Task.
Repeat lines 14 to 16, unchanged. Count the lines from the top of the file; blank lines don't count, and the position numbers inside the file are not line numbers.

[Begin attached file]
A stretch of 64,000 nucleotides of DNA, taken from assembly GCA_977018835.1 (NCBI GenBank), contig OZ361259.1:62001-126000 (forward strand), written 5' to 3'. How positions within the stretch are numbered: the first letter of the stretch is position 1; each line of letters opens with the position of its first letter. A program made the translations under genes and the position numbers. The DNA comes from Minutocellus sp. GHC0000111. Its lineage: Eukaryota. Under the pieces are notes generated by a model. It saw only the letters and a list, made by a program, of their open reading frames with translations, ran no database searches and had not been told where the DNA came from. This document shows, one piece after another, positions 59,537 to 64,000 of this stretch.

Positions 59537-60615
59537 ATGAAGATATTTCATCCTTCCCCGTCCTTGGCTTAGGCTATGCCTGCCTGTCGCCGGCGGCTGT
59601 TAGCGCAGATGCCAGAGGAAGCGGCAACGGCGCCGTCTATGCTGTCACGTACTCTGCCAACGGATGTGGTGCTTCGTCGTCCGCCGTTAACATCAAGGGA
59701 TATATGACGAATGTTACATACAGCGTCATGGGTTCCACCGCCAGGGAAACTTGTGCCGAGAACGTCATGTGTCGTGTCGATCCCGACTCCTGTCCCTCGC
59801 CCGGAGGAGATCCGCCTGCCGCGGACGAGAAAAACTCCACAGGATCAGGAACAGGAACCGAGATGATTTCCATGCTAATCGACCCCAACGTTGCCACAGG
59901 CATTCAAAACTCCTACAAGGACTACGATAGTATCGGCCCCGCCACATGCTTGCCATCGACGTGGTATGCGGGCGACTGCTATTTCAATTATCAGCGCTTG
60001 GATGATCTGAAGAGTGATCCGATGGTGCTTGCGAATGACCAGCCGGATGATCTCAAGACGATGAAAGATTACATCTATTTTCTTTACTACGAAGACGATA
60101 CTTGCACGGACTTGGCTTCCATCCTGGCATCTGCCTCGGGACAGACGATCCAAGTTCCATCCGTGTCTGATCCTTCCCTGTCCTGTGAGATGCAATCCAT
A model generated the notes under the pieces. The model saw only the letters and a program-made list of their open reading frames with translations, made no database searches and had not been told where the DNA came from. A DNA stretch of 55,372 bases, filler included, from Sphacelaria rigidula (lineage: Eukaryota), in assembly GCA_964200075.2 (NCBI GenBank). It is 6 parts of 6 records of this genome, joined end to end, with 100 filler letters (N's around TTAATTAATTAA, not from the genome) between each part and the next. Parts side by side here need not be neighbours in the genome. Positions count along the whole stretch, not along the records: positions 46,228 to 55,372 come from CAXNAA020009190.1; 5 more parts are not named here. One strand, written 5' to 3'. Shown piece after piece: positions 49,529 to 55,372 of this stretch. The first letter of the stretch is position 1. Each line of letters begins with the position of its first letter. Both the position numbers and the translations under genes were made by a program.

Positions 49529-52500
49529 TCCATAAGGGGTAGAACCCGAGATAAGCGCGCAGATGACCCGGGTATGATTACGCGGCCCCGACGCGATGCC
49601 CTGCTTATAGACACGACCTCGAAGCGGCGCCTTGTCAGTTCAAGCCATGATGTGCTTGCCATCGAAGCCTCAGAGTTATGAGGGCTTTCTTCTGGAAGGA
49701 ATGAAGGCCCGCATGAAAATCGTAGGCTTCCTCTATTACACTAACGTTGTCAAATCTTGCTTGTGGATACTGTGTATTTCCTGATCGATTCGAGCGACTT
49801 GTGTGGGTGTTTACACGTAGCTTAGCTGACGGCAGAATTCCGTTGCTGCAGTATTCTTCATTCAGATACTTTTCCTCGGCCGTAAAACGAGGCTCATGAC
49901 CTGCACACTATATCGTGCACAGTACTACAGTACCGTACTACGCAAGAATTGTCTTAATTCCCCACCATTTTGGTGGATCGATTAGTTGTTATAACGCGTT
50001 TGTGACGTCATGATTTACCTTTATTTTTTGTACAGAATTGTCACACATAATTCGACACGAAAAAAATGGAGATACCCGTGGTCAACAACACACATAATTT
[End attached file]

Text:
49701 ATGAAGGCCCGCATGAAAATCGTAGGCTTCCTCTATTACACTAACGTTGTCAAATCTTGCTTGTGGATACTGTGTATTTCCTGATCGATTCGAGCGACTT
49801 GTGTGGGTGTTTACACGTAGCTTAGCTGACGGCAGAATTCCGTTGCTGCAGTATTCTTCATTCAGATACTTTTCCTCGGCCGTAAAACGAGGCTCATGAC
49901 CTGCACACTATATCGTGCACAGTACTACAGTACCGTACTACGCAAGAATTGTCTTAATTCCCCACCATTTTGGTGGATCGATTAGTTGTTATAACGCGTT